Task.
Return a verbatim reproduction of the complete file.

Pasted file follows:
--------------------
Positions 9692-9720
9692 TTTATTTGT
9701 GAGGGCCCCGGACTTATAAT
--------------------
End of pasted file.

Positions 9692-9720
9692 TTTATTTGT
9701 GAGGGCCCCGGACTTATAAT